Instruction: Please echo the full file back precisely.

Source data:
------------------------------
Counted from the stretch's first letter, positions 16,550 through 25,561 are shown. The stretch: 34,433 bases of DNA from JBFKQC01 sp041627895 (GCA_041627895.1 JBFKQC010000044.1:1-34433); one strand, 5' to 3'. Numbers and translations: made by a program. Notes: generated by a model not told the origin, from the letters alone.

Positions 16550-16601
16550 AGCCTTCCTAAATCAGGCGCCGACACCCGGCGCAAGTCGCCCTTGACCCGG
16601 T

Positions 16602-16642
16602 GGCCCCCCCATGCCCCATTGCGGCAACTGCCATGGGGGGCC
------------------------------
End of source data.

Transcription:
Counted from the stretch's first letter, positions 16,550 through 25,561 are shown. The stretch: 34,433 bases of DNA from JBFKQC01 sp041627895 (GCA_041627895.1 JBFKQC010000044.1:1-34433); one strand, 5' to 3'. Numbers and translations: made by a program. Notes: generated by a model not told the origin, from the letters alone.

Positions 16550-16601
16550 AGCCTTCCTAAATCAGGCGCCGACACCCGGCGCAAGTCGCCCTTGACCCGG
16601 T

Positions 16602-16642
16602 GGCCCCCCCATGCCCCATTGCGGCAACTGCCATGGGGGGCC